One of the most important aspects of the novel is the notion (reality) that people have a public image that is different from the private self. In the book I don’t elaborate on the circumstances surrounding how Evan Meade got custody of Oliver because those circumstances don’t really matter. He did. And he shouldn’t have. The first is in the past, the onus of the showing why it was wrong falls to the book through character development.
The reason I chose not to explain the custody in greater detail was to illustrate what I believe to be the ludicrous notion that judges make decisions everyday about kids and custody knowing full well that the testimony they hear is tainted with these two sides of a person’s identity. This book, as in real life, attempts to dole out bits of their personality slowly and relies upon the intuition of the reader to fill in some of the blanks themselves just in how the characters behave. That is precisely, I feel, how real life works. Nothing is given to us on a platter. We intuit people, we watch and listen and read between the lines to learn who they really are. To do or expect something different in this story would be to not reflect real life.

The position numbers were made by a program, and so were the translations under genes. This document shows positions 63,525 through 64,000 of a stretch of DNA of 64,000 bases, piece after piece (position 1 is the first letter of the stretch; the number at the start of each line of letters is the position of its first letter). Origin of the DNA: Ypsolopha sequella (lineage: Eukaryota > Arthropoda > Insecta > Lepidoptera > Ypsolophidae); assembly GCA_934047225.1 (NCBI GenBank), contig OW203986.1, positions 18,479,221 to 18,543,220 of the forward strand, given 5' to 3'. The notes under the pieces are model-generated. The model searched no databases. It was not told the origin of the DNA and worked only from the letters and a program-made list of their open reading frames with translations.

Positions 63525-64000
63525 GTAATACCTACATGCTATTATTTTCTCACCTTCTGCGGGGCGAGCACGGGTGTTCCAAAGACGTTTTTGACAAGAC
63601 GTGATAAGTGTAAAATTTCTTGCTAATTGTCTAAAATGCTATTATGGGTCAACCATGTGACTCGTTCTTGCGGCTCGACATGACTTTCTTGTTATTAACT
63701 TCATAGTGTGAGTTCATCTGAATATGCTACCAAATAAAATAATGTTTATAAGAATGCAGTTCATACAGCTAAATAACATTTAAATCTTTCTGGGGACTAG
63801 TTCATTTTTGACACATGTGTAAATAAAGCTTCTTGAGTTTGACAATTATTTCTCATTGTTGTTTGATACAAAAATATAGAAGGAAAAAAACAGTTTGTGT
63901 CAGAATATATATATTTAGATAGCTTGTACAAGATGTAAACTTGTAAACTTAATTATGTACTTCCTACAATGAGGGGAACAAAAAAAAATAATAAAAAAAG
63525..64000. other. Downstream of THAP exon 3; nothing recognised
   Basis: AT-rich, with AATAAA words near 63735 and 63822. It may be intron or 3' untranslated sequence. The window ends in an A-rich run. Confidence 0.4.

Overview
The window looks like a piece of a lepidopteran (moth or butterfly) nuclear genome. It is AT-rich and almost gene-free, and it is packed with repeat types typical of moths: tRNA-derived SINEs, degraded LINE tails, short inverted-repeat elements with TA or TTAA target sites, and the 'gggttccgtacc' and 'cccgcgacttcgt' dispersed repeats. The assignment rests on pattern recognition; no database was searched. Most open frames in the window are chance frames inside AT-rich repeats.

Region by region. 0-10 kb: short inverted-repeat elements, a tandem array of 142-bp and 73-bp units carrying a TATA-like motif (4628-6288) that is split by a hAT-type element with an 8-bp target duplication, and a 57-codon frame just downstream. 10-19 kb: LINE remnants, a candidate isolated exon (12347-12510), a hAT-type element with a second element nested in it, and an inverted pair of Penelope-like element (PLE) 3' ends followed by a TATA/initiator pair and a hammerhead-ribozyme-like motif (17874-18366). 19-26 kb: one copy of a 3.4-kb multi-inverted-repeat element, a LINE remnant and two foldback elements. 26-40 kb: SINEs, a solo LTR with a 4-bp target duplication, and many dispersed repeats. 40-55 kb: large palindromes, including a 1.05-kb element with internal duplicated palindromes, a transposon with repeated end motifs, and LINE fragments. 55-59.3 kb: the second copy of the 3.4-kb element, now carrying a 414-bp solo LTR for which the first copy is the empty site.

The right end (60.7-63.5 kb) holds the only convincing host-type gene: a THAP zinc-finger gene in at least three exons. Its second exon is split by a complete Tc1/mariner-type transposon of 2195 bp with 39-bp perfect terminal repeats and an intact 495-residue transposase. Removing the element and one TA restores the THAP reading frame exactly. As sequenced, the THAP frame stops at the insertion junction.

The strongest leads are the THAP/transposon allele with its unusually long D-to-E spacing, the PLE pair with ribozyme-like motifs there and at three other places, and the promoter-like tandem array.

The question of how much an author must fill in for the reader so as not to make character development a hardship on them is one of the most difficult aspects of writing a novel. You worry that what you omit will leave the characters not fully developed and the reader then not fully satisfied. But the flip side of omission is inclusion and adding more to the story than is needed means there is nothing then for the reader to contemplate on their own, to think through and work out, to discover, which, I believe, is the true pleasure and purpose of reading.